Working toward his PhD in zoology at the University of Connecticut, Taylor studied insect ecology and population biology extensively.  He realized as he finished his dissertation in 1969 that he was seriously allergic to the orange and yellow Sulphur butterflies that were the subject of his dissertation.  Such reactions are not uncommon for scientists, Taylor said.  By 1972, ”I grew seriously asthmatic, and was having to take prednisone every day,” he recalled.  “I knew I had to stop.”  And by 1973, he did.

He switched his scientific focus to honey bees in 1974.   More than two decades later, he determined that to secure funds to continue studying the creatures, he would have to move into molecular biology, a field that didn’t interest him.  That’s when he turned to Monarchs.   “I’ve morphed twice,” he said.

Taylor founded Monarch Watch when he was 55 years old–an age when many of us consider retirement.  The organization has done more to enlighten the world about the unique charms and challenges of the Monarch butterfly migration than any other, and with the recent release of the film, “Flight of the Butterflies”  Taylor senses a tipping point in public awareness.   Forty-five percent of the profits from the IMAX movie will be channeled to Monarch  conservation, he told NPSOT members during his talk.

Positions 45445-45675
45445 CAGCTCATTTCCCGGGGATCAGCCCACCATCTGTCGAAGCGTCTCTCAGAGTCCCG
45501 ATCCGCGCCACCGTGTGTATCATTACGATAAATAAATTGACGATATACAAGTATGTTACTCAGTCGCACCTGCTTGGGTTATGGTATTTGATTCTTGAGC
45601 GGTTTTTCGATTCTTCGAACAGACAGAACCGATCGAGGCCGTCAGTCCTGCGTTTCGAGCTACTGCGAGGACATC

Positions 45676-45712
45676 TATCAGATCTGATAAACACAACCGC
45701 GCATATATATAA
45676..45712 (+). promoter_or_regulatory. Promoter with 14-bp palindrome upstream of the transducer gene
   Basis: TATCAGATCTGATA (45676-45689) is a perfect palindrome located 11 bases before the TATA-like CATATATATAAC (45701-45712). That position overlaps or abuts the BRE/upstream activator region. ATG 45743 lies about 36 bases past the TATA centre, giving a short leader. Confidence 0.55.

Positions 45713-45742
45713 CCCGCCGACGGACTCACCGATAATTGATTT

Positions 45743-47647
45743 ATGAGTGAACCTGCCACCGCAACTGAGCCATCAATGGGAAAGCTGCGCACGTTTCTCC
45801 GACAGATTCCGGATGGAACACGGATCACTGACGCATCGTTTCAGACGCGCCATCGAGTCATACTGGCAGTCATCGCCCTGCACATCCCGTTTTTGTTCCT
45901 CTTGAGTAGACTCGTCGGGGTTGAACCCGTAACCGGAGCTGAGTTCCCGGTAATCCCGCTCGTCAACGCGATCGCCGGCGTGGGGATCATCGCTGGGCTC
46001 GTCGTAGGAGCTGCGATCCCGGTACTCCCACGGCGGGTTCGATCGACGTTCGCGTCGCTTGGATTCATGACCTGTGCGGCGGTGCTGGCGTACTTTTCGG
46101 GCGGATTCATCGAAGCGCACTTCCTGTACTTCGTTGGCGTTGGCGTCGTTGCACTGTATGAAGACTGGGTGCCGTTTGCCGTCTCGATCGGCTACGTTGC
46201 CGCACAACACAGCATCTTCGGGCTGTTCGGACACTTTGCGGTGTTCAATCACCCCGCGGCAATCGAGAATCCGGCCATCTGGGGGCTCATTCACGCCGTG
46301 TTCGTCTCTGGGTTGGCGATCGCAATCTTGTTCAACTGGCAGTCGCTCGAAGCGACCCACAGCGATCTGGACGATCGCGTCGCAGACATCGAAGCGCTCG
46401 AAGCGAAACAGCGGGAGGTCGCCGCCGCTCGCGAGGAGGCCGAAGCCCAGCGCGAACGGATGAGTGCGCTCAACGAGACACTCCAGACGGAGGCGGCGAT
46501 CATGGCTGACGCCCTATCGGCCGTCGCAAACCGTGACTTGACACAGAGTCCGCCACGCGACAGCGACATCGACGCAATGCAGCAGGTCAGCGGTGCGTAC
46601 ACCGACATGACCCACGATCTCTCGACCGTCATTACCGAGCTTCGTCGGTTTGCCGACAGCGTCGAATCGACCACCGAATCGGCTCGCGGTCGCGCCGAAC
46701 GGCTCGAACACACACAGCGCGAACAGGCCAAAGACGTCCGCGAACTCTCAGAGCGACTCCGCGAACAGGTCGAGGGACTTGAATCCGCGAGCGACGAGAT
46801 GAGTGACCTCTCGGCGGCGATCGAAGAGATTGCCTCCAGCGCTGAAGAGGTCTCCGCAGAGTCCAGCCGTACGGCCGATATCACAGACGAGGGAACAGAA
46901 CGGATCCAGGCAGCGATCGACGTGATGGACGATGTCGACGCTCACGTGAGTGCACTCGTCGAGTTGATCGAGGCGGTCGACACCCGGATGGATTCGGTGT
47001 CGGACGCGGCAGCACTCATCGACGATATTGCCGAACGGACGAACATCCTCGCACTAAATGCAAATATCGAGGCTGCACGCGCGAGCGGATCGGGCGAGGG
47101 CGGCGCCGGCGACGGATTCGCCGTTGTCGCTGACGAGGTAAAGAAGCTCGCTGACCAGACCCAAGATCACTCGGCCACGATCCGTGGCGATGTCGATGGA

The organization, like its founder, has adapted its focus.  It began with an exclusive focus on Danaus plexippus, but has evolved to become a conservation organization—an inevitable outcome of embracing the life cycle of the Monarch butterfly.  That’s fine with Taylor, who sees the Monarch’s plight as a siege on all pollinators and the ecosystems that sustain them–and us.    “Our human welfare is being negatively affected,” he said, adding that in some locations in China, ecosystems are so degraded that apple trees must be pollinated by hand.